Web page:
What’s wrong with this verb?

From July 18th, Jon Lighter in ADS-L:

[1] A television journalist with an English accent reports from Jordan that after the Tennessee gunman “came back [to the U.S.], he drunk drove.” This reveals the deadly seductiveness of the New Syntax: “drive drunk” takes no longer to say and is arguably more euphonious.

Lighter has a long history of scornfully criticizing innovative back-formed verbs like this one (to drunk drive / drunk-drive). His plaint is that in general there’s no justification for innovating new verbs when we already have a way to express the meaning, though the innovation might be defended if it provided a briefer alternative to the existing expression, which is not the case here; moreover, he assumes that the reason people innovate such verbs is merely to sound fashionable, a motive he deprecates.

There’s a lot to be said in response. I’ll start with some background about syntax and morphology and then move to the functions of innovative morphology and some sage observations by Larry Horn.

Synthetic compounds. We start with an alternation between syntactic constructions and morphological ones, in which a non-subject argument of a verb corresponds to the initial element of a compound word with a fixed form of the verb (most commonly the PRP, or –ing, form) as head:

VP to ride (on) a bicycle  <—>  bicycle-riding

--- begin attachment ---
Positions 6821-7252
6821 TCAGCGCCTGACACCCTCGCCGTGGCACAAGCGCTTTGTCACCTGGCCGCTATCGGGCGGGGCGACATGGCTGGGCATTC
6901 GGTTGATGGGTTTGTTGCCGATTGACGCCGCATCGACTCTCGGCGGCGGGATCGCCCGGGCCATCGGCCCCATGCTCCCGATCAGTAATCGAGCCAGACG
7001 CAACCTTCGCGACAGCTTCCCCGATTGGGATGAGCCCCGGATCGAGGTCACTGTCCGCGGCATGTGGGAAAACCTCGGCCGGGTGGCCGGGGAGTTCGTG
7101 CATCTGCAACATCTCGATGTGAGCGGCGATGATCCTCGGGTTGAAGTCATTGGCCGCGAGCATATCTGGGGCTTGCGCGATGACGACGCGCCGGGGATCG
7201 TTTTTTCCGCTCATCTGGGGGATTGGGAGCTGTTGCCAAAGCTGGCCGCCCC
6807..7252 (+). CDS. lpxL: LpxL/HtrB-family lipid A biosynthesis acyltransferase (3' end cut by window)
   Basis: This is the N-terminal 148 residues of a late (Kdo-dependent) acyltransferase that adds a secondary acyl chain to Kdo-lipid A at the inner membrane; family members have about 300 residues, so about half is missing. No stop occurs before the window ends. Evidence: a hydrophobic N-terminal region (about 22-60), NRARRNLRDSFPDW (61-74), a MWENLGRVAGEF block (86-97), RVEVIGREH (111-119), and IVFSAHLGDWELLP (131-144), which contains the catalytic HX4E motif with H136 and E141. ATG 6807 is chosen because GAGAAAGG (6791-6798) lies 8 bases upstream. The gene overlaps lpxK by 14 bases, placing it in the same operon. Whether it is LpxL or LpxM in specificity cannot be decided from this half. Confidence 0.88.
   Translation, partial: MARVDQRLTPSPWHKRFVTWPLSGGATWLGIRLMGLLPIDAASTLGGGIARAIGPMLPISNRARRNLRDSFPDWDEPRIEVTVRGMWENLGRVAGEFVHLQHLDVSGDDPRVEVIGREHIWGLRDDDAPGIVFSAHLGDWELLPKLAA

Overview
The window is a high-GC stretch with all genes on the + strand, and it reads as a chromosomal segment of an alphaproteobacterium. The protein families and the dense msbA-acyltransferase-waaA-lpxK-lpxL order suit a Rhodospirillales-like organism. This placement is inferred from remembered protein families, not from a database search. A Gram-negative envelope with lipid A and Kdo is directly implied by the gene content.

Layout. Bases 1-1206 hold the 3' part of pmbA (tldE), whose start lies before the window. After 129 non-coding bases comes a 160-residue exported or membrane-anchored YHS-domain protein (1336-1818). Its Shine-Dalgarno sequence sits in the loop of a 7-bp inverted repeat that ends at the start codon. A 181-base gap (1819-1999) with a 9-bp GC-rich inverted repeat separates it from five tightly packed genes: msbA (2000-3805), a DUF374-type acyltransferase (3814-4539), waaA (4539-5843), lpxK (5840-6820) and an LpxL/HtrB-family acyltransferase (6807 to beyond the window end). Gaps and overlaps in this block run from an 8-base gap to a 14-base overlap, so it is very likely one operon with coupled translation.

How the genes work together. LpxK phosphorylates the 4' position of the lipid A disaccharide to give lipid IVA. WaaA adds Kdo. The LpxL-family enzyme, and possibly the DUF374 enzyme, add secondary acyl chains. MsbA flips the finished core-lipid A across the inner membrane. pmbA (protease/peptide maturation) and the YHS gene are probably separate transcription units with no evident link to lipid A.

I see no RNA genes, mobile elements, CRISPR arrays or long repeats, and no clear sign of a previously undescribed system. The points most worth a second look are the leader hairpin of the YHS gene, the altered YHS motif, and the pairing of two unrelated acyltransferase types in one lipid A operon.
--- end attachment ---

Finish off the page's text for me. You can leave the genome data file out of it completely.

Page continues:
VP to fish with a spear <—>  spear-fishing

VP to drive (while) drunk <—->  drunk-driving

At first, synthetic compounds with PRP heads have only this form, though they’re usable in any function available for a PRP: nominal (Bicycle-riding is great fun), adjectival (Bicycle-riding children are not welcome in the park), verbal (We are bicycle-riding through Provence), adverbial (Let’s go bicycle-riding).

Two-part back-formed verbs. Synthetic compounds are prone to extend their inflectional morphology to a full paradigm: not just PRP drunk-driving, but also BSE in to drunk-drive, PSP in has drunk-driven, FIN in drunk-drives and drunk-drove. Drunk-drive then becomes a two-part back-formed verb (2pbfV). (2pbfVs can have other types of sources: gay-marry from gay marriage, for instance.

The functions of back-formation. Now from the handout from a paper (“Brevity plus”) I gave at the 11th Stanford Semantics Fest in 2010, in which I focused on category conversions (that is, that is, conversions from one category to another) in English, in particular zero conversions (direct verbings and nounings) and subtractive conversions (back-formations):